Game-Changing Egg-in-a-Hole Ideas
FN Dish – Food Network Blog
Call it egg in a basket, toad in a hole, egg in a frame or one-eyed jack; an egg fried in a hole of toast is nothing new, but it’s still amazing. You’ll be met with smiles round the table each time you serve the sunny-side up breakfast treat — bonus points if it’s a weekday. Whether it’s because the bread gets extra buttery in the skillet or because there’s almost always a debate over what to call it, the simple trick makes regular ol’ eggs and toast so much more fun. But why confine your runny yolk to sandwich bread? What’s stopping you from cracking an egg into the center of a fluffy, glazed doughnut?
Food Network Magazine’s dozen new ideas for eggs in holes are groundbreaking. You already know putting a fried egg on top of almost everything instantly amps up the craveability factor. The same theory applies to eggs’ nests: pizza, doughnuts, grilled cheese sandwiches, you name it. Pick your nest and put an egg in it.
Flip through Food Network Magazine’s sweet and savory nest ideas, or come up with your own! Then follow these basic egg-in-a-hole instructions:
1. Cut a 2-inch hole in the center of your “nest” with a cookie cutter or small drinking glass.
2. Cook the nest in a buttered ovenproof nonstick skillet over medium heat until toasted on the bottom, 2 to 3 minutes. Flip and crack 1 egg into the hole; season with salt and pepper, and cook until the white starts setting, about 2 more minutes.
3. Transfer the skillet to a 375 degrees F oven; bake until the white is set but the yolk is still runny, about 4 minutes (or up to 8 minutes for deeper nests).
5 Crazy-Good Ways to Do Up Mashed Potatoes — Sensational Sides
FN Dish – Food Network Blog
Chances are you’ve ladled out your fair share of mashed potatoes over the years. Though this creamy, dreamy side could never, ever get old, there’s something to be said for dressing up your family’s tried-and-true recipe every once in a while. This week, in celebration of our first installment of Sensational Sides, we’re digging into mashed potato recipes that come to the table with a few extra-special touches.
When you sink a spoon into Giada De Laurentiis’ Baked Mashed Potatoes with Parmesan Cheese and Bread Crumbs (pictured above), you’re met with a crunchy, buttery topping that contrasts just right with the creamy, rich mashed potato center. Browned on top and served in a casserole dish, this cheesy take on mashed potatoes gives a special edge to a weeknight staple.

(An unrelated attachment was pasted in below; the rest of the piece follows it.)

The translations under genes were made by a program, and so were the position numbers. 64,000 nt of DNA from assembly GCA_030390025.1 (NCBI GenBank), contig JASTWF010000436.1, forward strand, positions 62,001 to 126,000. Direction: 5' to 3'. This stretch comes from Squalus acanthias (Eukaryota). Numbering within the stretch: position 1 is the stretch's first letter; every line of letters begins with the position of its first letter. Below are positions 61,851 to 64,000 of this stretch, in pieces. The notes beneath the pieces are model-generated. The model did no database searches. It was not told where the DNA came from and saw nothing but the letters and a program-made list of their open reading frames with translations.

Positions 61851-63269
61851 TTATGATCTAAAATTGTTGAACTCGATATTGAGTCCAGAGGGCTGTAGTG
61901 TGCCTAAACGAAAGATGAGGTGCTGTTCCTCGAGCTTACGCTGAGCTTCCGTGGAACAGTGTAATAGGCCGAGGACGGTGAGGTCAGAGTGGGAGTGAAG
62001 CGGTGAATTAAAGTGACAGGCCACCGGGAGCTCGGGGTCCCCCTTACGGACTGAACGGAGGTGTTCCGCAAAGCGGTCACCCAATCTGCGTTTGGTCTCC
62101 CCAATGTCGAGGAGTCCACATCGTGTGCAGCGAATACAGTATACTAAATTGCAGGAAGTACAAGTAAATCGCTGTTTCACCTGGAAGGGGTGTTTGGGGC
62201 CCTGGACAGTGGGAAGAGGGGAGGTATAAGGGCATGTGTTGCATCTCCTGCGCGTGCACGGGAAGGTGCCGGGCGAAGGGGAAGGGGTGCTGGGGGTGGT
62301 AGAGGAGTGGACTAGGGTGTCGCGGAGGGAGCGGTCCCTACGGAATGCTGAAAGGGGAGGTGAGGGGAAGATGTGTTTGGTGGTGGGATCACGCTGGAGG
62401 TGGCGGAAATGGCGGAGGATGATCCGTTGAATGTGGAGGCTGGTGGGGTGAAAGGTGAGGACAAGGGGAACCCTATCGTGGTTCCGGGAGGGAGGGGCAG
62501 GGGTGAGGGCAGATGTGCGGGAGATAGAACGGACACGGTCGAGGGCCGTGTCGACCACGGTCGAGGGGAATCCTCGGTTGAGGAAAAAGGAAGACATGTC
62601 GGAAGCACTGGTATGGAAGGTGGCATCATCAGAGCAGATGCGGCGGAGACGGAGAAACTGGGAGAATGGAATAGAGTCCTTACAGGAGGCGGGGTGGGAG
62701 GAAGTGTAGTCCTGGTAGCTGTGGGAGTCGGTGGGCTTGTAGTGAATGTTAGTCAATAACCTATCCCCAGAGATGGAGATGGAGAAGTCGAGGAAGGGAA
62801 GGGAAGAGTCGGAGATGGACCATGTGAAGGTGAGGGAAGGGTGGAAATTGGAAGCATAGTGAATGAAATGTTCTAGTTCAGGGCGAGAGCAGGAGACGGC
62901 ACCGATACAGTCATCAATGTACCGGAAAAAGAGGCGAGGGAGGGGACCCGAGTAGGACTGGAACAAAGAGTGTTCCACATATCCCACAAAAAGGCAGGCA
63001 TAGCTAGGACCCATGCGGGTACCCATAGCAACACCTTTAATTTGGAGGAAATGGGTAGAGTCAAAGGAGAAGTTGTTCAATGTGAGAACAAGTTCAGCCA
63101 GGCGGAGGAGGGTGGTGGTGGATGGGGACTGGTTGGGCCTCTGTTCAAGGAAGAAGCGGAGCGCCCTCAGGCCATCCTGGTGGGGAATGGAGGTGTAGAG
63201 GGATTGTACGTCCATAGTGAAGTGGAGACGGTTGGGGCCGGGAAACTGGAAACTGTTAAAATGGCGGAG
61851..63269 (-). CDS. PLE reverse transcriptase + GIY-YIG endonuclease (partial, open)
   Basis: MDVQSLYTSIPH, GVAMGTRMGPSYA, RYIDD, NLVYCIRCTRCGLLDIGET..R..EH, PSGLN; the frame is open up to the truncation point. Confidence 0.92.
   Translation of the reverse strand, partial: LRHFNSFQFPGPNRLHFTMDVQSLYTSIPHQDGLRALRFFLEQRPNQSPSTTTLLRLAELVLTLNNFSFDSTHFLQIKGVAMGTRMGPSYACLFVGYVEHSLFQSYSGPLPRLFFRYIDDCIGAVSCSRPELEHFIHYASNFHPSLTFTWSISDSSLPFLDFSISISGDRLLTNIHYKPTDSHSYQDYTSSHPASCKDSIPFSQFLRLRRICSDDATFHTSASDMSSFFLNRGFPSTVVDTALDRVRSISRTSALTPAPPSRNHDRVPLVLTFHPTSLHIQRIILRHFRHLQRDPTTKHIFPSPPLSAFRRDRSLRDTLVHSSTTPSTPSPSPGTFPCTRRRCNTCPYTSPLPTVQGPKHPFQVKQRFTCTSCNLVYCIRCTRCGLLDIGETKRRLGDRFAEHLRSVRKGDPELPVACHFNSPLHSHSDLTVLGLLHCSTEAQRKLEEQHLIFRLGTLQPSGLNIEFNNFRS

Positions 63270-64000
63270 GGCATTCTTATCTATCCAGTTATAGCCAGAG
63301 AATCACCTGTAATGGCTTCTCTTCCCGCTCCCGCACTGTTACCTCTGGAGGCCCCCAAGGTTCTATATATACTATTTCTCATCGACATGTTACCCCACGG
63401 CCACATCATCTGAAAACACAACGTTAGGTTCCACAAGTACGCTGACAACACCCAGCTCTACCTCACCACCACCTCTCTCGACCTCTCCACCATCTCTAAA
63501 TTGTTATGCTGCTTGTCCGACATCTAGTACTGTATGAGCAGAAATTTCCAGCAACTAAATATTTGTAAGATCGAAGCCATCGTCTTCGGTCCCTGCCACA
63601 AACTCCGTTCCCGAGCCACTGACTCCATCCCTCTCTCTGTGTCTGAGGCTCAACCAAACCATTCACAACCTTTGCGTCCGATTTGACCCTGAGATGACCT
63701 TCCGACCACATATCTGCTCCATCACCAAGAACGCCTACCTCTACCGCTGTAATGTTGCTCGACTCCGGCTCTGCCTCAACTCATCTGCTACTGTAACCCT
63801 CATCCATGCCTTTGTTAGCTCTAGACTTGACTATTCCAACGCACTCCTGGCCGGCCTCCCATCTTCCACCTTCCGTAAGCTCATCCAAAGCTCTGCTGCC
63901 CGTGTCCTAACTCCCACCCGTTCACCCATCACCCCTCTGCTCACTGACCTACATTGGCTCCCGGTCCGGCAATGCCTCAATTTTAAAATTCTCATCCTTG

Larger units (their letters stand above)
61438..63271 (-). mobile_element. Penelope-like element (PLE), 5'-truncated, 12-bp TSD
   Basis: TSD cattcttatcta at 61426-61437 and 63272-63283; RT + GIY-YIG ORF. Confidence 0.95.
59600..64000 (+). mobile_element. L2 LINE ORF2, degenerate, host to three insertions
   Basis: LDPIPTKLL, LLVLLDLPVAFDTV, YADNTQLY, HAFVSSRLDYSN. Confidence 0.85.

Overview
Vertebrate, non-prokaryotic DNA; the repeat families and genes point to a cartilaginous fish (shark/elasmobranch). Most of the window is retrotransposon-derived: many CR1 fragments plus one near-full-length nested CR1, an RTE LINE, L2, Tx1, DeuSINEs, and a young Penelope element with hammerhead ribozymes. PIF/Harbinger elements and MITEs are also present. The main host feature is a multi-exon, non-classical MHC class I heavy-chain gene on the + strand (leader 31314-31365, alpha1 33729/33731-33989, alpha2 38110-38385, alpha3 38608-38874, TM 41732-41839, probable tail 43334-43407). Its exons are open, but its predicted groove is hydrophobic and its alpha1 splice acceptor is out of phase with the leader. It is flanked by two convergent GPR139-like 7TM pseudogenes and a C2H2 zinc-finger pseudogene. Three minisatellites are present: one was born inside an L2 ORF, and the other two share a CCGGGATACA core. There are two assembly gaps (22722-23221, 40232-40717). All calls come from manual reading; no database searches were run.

Add a kick
Though a lot of mashed potato recipes take nothing more than butter, cream, salt and pepper, Ree Drummond’s Cajun Mashed Potatoes toss in a little spice to keep things interesting. Mix up homemade Cajun seasoning, complete with garlic powder, paprika, black pepper, kosher salt and cayenne pepper, before blending it with velvety cream cheese-infused mashed potatoes. Ree always adds cream cheese to mashed potatoes as her go-to secret weapon, so the added spice is met with a little added creaminess too.
Make ‘em tangy
Even when you add just half a cup of sour cream to mashed potatoes, you get a luxuriously creamy texture with a background tang that’ll have your family going back for seconds. Ina Garten’s Sour Cream Mashed Potatoes are so good, you’ll be making them on repeat for dinners to come.
Pass on the potatoes
Art Smith’s Garlic Mashed Cauliflower from Trisha Yearwood may sound like just another low-carb alternative, but this side is so good that carb cutters and carb lovers alike will be digging in with abandon. When you blend up a cooked head of cauliflower in a food processor with a little Greek yogurt, chicken stock, Parmesan and seasoning, you get a luxuriously creamy mashed side that looks the potato part and tastes just as creamy, comforting and decadent.
Keep ‘em loaded
Potato skins may be a staple of your game-day viewing parties, but those aren’t the only times you can relish this bacon-laced goodness. After folding in all the ingredients you love about potato skins (aka fresh chives, crispy turkey bacon and extra-sharp cheddar), serve Rachael Ray’s Mashed Potato Skins for Food Network Magazine at the dinner table.
Get more mashed recipes from friends: